Here we’ve rounded up seven volumes that explore themes that are sure to inspire kids who are fascinated by so much of what they see and feel and hear. Reading them along with your children, we challenge you not to learn something, too!
How Machines Work by David Macaulay. Kids who are enthralled with machinery know they’re in for something compelling just by looking at the cover of Macaulay’s latest opus, with its moving toothed-gear mechanism that’s operated by a determined-looking sloth. The premise of the whole book hinges on an escape from a zoo that’s orchestrated by two of its unhappy residents, which sets up the introduction of all sorts of simple machines (and shown to delightful effect with pop-ups and foldouts) they hope will get the job done…eventually. Pulleys, levers, screws, wheels—it’s all in here, and then some (ages 7-10, $20).
Round is a Tortilla and Green is a Chile Pepper by Roseanne Greenfield Thong & John Parra. A welcome twist on the same-old shape and color books, these two rhyming texts offer a primer on rectangles and stars, purple and yellow—as well as introducing things that come in those shapes and hues that are common in Spanish speaking cultures, and in many cases, offering the words in Spanish, too. Thoughtful and full of heart, and centered around family and friendship, these books are certain to make children curious about cultures previously unknown to them, opening up whole new worlds of possibility (ages 3-5, $17 each).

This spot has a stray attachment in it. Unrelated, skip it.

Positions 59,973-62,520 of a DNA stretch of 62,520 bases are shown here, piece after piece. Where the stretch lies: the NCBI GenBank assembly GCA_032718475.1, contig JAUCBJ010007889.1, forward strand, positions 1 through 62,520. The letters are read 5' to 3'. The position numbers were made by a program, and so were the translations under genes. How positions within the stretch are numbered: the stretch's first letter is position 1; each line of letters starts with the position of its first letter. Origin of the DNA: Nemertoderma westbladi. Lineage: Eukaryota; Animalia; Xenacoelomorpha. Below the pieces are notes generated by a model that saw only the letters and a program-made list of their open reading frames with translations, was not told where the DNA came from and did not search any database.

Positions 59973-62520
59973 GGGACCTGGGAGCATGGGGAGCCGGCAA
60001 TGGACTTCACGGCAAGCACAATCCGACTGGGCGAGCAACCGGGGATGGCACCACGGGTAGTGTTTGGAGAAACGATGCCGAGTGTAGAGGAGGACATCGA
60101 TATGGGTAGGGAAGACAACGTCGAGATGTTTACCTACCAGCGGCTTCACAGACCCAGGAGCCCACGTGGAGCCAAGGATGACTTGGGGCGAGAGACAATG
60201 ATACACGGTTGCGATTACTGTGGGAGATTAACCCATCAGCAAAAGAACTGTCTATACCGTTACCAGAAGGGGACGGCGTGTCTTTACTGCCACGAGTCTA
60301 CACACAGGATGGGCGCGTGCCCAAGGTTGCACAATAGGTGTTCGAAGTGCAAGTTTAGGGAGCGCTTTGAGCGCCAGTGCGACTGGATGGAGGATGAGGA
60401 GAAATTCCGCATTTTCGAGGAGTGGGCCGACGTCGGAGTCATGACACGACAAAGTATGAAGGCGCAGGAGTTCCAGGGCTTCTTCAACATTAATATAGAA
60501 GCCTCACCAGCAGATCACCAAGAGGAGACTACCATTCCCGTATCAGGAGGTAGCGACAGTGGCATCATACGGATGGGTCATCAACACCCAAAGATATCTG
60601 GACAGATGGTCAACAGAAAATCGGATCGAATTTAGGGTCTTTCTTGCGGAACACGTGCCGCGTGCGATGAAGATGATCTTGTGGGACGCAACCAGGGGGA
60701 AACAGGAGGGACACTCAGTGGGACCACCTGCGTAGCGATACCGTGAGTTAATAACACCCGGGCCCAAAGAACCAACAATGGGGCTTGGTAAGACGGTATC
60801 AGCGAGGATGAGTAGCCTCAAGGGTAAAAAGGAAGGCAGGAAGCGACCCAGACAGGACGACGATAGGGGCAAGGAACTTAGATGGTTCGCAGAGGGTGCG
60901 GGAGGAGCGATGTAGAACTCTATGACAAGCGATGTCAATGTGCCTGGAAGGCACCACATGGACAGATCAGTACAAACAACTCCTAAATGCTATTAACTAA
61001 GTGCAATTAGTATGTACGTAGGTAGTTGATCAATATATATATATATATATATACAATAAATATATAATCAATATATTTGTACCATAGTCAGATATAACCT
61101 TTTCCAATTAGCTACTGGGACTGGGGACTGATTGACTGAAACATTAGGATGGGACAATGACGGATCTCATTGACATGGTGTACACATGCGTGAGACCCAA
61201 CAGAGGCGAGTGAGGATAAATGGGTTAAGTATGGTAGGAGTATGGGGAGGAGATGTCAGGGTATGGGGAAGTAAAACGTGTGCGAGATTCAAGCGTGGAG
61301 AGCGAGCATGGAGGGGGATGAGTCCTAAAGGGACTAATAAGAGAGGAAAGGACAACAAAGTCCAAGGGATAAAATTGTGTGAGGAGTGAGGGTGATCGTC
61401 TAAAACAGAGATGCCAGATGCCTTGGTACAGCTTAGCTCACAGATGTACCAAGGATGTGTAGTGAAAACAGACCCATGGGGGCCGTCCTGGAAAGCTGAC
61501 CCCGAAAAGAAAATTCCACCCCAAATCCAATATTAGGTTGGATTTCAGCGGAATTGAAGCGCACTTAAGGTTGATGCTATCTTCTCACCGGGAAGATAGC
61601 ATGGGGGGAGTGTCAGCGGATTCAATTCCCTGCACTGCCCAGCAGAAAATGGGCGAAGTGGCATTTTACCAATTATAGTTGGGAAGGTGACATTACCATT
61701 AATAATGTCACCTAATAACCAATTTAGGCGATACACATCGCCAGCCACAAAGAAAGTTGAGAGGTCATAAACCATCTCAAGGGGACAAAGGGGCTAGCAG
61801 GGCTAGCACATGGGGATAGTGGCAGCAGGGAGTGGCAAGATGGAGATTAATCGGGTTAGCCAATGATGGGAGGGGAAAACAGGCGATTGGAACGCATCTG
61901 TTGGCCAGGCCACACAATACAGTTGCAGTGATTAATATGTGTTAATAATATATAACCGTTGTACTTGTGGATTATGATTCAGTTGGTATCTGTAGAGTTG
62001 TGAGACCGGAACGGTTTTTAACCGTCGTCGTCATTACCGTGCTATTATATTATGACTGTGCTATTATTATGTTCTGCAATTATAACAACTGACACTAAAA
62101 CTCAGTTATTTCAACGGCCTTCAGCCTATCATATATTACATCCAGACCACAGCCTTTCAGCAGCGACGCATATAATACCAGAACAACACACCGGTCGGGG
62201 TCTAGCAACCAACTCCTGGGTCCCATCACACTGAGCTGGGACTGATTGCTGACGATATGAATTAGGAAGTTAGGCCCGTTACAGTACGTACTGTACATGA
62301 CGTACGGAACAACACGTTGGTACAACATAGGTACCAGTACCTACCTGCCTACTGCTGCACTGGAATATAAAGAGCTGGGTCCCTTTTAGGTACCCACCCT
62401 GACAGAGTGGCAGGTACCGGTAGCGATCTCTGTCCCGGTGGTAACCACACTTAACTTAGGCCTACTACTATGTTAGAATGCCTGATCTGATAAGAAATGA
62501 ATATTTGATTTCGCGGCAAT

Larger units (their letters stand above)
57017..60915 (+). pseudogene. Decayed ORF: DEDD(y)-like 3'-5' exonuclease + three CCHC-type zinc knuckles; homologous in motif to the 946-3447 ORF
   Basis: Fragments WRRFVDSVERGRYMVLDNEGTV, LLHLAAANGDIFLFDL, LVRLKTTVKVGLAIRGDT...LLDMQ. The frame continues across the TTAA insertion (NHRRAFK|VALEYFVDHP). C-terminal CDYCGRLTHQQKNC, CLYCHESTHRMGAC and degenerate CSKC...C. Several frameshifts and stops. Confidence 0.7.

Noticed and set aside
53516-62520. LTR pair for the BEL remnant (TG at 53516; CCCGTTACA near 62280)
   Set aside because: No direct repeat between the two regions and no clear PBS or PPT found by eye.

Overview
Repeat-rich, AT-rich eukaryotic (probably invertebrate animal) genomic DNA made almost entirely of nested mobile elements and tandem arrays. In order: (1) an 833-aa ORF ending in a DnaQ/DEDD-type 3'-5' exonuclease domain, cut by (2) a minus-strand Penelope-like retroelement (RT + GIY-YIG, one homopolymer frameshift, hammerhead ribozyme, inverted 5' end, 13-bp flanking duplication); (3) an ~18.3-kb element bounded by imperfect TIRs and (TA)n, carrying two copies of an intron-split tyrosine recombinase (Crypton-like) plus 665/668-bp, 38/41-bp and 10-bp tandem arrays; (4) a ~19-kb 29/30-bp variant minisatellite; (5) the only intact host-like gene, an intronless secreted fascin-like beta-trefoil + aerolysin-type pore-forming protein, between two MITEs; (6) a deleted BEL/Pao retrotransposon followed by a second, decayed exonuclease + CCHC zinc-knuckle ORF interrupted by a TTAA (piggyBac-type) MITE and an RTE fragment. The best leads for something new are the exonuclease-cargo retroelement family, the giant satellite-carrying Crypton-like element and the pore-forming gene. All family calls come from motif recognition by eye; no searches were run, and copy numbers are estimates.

Yaks Yak: Animal Word Pairs by Linda Sue Park & Jennifer Black Reinhardt. Nouns can also be verbs—an infinitely tricky concept to explain aloud, but one that is thoroughly sensical when illustrated on the page—especially when those illustrations are laugh-out-loud hilarious. Word-loving kids will be inspired to bad puns and possibly naughty doings by badgers badgering, parrots parroting, and hogs hogging (ages 4-7, $17available for preorder).